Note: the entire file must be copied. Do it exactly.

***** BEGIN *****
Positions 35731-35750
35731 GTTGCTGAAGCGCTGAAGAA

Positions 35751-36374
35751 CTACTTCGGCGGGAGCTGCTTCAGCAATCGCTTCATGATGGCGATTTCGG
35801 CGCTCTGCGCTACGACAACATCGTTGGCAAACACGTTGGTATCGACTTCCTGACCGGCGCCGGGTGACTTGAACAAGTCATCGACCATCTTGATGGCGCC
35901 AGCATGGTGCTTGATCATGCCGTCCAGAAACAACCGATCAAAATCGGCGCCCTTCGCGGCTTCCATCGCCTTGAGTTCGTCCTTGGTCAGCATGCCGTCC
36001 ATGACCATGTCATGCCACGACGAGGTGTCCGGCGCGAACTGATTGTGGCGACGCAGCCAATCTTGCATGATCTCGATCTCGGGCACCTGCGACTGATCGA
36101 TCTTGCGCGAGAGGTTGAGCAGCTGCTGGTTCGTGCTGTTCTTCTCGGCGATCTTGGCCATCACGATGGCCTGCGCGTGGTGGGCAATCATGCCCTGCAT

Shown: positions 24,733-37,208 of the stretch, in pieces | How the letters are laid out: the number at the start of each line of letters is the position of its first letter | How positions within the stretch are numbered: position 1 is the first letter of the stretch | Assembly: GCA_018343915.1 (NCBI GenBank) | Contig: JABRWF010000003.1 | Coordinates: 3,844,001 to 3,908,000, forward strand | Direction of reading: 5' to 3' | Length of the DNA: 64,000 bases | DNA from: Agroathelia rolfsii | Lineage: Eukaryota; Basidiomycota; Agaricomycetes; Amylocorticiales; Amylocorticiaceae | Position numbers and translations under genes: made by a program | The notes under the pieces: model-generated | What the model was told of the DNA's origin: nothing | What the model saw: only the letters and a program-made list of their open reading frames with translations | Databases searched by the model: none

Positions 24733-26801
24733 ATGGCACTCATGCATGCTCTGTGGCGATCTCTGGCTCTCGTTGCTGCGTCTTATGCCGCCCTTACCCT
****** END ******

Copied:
Positions 35731-35750
35731 GTTGCTGAAGCGCTGAAGAA

Positions 35751-36374
35751 CTACTTCGGCGGGAGCTGCTTCAGCAATCGCTTCATGATGGCGATTTCGG
35801 CGCTCTGCGCTACGACAACATCGTTGGCAAACACGTTGGTATCGACTTCCTGACCGGCGCCGGGTGACTTGAACAAGTCATCGACCATCTTGATGGCGCC
35901 AGCATGGTGCTTGATCATGCCGTCCAGAAACAACCGATCAAAATCGGCGCCCTTCGCGGCTTCCATCGCCTTGAGTTCGTCCTTGGTCAGCATGCCGTCC
36001 ATGACCATGTCATGCCACGACGAGGTGTCCGGCGCGAACTGATTGTGGCGACGCAGCCAATCTTGCATGATCTCGATCTCGGGCACCTGCGACTGATCGA
36101 TCTTGCGCGAGAGGTTGAGCAGCTGCTGGTTCGTGCTGTTCTTCTCGGCGATCTTGGCCATCACGATGGCCTGCGCGTGGTGGGCAATCATGCCCTGCAT

Shown: positions 24,733-37,208 of the stretch, in pieces | How the letters are laid out: the number at the start of each line of letters is the position of its first letter | How positions within the stretch are numbered: position 1 is the first letter of the stretch | Assembly: GCA_018343915.1 (NCBI GenBank) | Contig: JABRWF010000003.1 | Coordinates: 3,844,001 to 3,908,000, forward strand | Direction of reading: 5' to 3' | Length of the DNA: 64,000 bases | DNA from: Agroathelia rolfsii | Lineage: Eukaryota; Basidiomycota; Agaricomycetes; Amylocorticiales; Amylocorticiaceae | Position numbers and translations under genes: made by a program | The notes under the pieces: model-generated | What the model was told of the DNA's origin: nothing | What the model saw: only the letters and a program-made list of their open reading frames with translations | Databases searched by the model: none

Positions 24733-26801
24733 ATGGCACTCATGCATGCTCTGTGGCGATCTCTGGCTCTCGTTGCTGCGTCTTATGCCGCCCTTACCCT